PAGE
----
Welcome to Renewal by Andersen of Long Island’s history class. Today’s topic is a brief history of architectural styles in Colonial America. When you drive throughout Long Island’s neighborhoods, especially those established before the turn of the twentieth century, you’ll find a diverse collection of architectural styles and ethnic enclaves. Early settlers brought their own cultures and unique building traditions to the New World. Although the buildings they built resembled the structures “back home,” people had a different set of resources and environmental influences to deal with when they built their homes in Colonial America. The climate was different, the landscape was different and building materials available may not have been the same ones used in Spain, Germany, the Netherlands or one of the other countries the settlers left behind. As time passed, innovation and necessity drove design, construction and modification, but even today you’ll find subtle (and not so subtle) influences dating back to the 17th, 18th and 19th centuries.
Colonial Homes: Do You Know Your Home’s Architectural Heritage?
On Long Island, one of the most popular architectural styles is the Colonial. Symmetry is perhaps the most recognizable feature. Windows flanking a centered entry door provide a balanced visual effect with similar, or more likely identical, grille patterns, window shapes and sizes. Typically, the exterior facade is brick or clapboard, depending on when the home was built.
Modern homes often use rectangular transoms with vertical grilles above the windows flanking the door to provide a bit of visual interest without detracting from the overall aesthetic, Some homeowners add a half circle window over the entrance and narrow side-lights to create a unique appearance or showcase a beautiful front door. Although you probably would not have seen patterned glass in Early American homes, installing patterned glass in side-lights and over-the-door windows is acceptable today and is an opportunity to express your personal decorating style and personality.
There are multiple variations other than the ranch that fall under the Colonial style umbrella, including the single-story Cape Code, sometimes called the New England Colonial, Georgian, Dutch Colonial and Federalist.
Cape Cod: Comfort and Simplicity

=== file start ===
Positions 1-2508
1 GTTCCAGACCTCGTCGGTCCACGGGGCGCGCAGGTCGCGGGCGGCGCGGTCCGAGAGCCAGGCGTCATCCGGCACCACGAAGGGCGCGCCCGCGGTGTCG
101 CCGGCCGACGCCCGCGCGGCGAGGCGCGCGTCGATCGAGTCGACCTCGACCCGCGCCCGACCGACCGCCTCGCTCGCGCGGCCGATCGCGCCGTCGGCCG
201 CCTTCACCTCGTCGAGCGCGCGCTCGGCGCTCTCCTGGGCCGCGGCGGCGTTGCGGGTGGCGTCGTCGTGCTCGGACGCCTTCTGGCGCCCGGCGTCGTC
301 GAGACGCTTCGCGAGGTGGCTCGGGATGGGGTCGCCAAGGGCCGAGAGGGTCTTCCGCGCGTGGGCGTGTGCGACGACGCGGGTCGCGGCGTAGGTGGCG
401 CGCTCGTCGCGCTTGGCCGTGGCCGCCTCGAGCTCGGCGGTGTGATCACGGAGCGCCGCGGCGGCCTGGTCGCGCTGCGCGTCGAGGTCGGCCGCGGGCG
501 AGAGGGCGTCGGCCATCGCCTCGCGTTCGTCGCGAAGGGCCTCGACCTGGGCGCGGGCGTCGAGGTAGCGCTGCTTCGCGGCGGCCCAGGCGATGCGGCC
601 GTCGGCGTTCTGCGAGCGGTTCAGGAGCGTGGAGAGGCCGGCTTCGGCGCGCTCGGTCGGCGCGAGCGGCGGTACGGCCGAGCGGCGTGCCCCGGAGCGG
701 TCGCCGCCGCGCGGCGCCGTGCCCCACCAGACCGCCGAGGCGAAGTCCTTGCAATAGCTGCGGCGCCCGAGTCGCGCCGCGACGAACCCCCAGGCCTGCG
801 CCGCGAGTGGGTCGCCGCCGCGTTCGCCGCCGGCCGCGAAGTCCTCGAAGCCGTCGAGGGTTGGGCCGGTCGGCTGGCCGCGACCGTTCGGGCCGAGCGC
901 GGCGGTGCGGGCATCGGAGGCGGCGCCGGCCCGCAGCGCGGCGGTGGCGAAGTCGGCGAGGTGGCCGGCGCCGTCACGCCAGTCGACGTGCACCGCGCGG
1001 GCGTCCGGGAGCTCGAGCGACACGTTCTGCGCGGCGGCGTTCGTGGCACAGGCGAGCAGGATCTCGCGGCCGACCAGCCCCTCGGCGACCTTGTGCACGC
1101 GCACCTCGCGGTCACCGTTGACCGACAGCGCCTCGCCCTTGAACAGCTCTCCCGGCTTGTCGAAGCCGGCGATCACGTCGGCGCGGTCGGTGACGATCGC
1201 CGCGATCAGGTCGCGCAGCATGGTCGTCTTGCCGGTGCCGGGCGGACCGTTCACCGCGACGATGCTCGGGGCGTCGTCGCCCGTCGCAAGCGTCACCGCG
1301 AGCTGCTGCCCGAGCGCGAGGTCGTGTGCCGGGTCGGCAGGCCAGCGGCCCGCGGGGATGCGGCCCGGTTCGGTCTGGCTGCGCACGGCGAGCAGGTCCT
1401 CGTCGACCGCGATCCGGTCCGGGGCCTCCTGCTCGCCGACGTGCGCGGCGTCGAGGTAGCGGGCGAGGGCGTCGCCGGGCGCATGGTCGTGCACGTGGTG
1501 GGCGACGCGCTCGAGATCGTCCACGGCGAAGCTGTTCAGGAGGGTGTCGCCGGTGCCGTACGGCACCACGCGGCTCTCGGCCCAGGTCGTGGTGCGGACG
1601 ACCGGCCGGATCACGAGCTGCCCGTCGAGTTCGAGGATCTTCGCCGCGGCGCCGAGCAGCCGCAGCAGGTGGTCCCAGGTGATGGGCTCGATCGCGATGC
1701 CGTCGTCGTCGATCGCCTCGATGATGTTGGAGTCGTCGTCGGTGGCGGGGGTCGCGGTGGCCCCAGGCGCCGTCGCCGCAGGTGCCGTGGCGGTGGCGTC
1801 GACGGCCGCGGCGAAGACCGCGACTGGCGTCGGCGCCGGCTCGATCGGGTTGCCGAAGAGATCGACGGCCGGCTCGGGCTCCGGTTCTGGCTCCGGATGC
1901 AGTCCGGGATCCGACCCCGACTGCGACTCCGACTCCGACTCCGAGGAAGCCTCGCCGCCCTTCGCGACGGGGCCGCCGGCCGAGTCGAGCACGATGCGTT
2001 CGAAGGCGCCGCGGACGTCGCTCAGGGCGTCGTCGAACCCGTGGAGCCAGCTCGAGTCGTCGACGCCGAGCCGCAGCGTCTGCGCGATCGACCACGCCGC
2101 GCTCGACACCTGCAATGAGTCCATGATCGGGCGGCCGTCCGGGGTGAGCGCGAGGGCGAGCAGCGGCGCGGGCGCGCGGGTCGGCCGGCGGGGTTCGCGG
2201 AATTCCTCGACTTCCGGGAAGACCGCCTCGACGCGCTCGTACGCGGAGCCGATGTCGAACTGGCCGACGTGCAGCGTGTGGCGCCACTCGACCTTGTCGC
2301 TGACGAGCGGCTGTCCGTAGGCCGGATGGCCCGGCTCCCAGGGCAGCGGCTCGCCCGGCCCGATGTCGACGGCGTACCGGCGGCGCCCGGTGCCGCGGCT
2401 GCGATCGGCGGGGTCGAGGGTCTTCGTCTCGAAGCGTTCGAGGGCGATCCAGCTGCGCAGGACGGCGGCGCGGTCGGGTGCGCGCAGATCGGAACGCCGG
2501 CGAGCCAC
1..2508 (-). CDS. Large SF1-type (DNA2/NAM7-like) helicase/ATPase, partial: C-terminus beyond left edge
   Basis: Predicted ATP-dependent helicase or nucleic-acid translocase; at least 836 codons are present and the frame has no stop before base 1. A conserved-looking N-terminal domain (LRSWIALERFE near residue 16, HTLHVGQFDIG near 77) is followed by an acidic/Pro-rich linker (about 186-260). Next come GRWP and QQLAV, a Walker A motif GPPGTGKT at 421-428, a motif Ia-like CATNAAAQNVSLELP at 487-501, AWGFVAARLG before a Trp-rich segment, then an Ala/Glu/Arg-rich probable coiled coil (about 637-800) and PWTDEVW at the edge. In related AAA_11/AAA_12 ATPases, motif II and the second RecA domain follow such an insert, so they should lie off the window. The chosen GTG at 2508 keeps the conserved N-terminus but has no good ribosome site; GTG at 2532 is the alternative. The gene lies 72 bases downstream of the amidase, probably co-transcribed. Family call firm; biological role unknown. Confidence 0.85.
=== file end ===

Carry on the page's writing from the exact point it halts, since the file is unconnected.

The Cape Cod is a simple, compact, typically unadorned single-story home. Originally designed to withstand harsh winter conditions with their steep roofs to shed snow, these structures may have been described as functional and sturdy. Today, people often describe the Cape Cod style as comfortable, cozy, humble, and practical. Very often, the simple Cape Cod roofline is modified as families grew and added a dormer, or two to the former attic. Unlike the Colonial, which often uses a symmetrical grille pattern that mimics early windows constructed with 9 to 12 equally sized panes, replacement windows for Cape Cod styled homes typically don’t have grilles or other embellishments. Simplicity takes precedence over balance. The entrance may be centered in the front or on the side. If side-lights are present, you may see horizontal grilles, but intricate patterns would be out of place in this style home.
Dutch Colonial: A Mixed Message
Quintessential Dutch styling presents a modest curb appeal. Typically featuring a central front door and balanced windows, early Dutch Colonial homes were most often built as a single-story or a story and a half. Modern homes may have two full stories, with bedrooms on the second floor “under the roof.” Dormers installed on the front of the house and/or the sides allow abundant light to penetrate interior spaces and encourage natural ventilation. One of the defining characteristics of this style is the gambrel roof which makes the home resemble a barn. Dutch Colonial design has the same simple facade as the Cape Cod, but the interior is more formal with rooms flanking a central hall. Small circle windows, arched windows and oval shapes complement the flared eaves and gambrel roof lines, so it’s possible to add a touch of visual interest while maintaining the overall balance. Flanking a large second story window with smaller oval windows is one option, but there are many ways to incorporate unique design elements. Grilles are optional, depending on whether you want to present a traditional appearance or a more modern look.
Renewal by Andersen of Long Island Replacement Windows that Complement Your Colonial Spirit
Whether you want to upgrade your Colonial, or you want to improve energy-efficiency in your Dutch influenced home, we can help. With Energy-Star certified replacement windows to save you money on your heating and air conditioning bills and opportunities to create custom grille patterns or design transoms with patterned glass, we are confident our Renewal by Andersen of Long Island team can help you achieve your financial and decorating goals. Ready to get started? Just fill in the short form on this page to request more information or give us a call toll-free at 1-877-313-9052 to schedule a free, no-obligation home consultation to discuss updating your home with modern replacement windows and patio doors.
Images courtesy of the New York Public Library Digital Collections
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